Derailed Train Bursts Through Bridge, Killing Truck Driver

Derailed Train Bursts Through Bridge, Killing Truck Driver

A broken rail derailed a BNSF train hauling coal in Colorado as it passed over an interstate highway over the weekend, early instigations show. 

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The derailment sent 30 railcars off the tracks, collapsing the steel bridge on top of a passing tractor-trailer, crushing the cab and killing the 60-year-old driver inside. Federal investigators are now examining the fatal incident and why it happened despite the warning systems in place.

The fatal derailment last Sunday left a nine-mile stretch of Interstate 25 closed near Pueblo, Colorado, according to the Associated Press. The closure is expected to last the next few days as the bridge’s wreckage, crumpled railcars and tons of coals still block the roadway. While assessing the bridge and highway damage will be a priority once the debris is cleared, investigators will look into how the systems in place to prevent derailments like this failed. The AP reports:

The NTSB has long recommended that railroads install more automatic monitoring systems that can detect problems with tracks early on and prevent accidents. The agency repeated its call for those systems in July in response to a fatal Amtrak derailment along BNSF-owned tracks in northern Montana two years ago.

It was not immediately known whether the track where Sunday’s derailment occurred had such a system. NTSB spokesperson Sarah Taylor Sulick said that was part of the investigation.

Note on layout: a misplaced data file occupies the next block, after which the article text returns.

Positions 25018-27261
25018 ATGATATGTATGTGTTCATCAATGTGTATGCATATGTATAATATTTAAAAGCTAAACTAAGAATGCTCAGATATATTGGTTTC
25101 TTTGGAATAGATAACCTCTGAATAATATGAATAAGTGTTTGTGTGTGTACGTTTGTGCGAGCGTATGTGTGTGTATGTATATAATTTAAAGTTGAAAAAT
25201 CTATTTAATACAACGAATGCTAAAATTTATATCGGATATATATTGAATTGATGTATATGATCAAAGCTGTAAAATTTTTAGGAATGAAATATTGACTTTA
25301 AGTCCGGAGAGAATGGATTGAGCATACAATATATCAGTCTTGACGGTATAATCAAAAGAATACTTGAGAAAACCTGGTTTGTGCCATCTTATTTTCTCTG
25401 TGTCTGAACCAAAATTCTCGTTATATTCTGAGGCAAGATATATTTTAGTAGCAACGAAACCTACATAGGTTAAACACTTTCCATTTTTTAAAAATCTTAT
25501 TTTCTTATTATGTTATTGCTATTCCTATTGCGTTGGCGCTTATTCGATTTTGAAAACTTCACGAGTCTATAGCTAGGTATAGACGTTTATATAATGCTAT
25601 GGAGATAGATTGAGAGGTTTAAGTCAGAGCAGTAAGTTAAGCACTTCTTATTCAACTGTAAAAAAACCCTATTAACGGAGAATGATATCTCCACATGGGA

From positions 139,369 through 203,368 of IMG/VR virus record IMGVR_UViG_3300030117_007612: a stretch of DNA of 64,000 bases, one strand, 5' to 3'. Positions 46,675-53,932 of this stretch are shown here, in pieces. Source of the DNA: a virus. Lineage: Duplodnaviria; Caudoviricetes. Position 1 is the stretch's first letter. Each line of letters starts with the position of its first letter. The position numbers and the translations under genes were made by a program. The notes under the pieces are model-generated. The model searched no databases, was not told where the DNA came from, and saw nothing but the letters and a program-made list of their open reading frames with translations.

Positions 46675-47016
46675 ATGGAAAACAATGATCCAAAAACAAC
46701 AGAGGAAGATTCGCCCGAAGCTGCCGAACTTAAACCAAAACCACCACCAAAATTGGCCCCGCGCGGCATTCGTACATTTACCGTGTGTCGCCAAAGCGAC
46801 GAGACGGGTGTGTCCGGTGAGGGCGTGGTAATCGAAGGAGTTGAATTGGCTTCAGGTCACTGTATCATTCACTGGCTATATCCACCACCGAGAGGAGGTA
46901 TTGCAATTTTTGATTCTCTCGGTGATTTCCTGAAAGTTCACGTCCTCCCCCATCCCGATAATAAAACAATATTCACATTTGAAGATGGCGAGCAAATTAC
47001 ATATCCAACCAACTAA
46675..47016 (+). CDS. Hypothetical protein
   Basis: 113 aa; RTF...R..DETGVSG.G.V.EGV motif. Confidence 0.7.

“They will be pulling maintenance records. They’ll be interviewing people involved. They’ll be talking to the railroad. They’ll be talking to the state,” Sulick said.

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BNSF has not said when it last conducted an inspection and did not immediately respond to emailed questions or requests to view its inspection records.

Former NTSB investigator Russell Quimby said an automatic warning system likely was in place in Colorado because the accident happened along one of the railway’s main routes between Denver and Texas, where BNSF is headquartered and which has numerous coal-burning power plants.

It will be vital for investigators to determine precisely when the rail broke. If the track came apart when the train was traveling over it, then there was nothing the crew could’ve done to avoid the derailment. If not, then the focus will shift toward the automated warning systems. All possibilities for a cause are still on the table including intentional sabotage and vandalism.

Train derailments have been in the national spotlight since a train carrying hazardous chemicals flew off the trails in East Palestine, Ohio earlier this year. The spotlight has shown a myriad of systemic issues plaguing the entire freight railroad industry. However, the increased scrutiny from regulators and the media hasn’t slowed the amount of trains hitting the ground.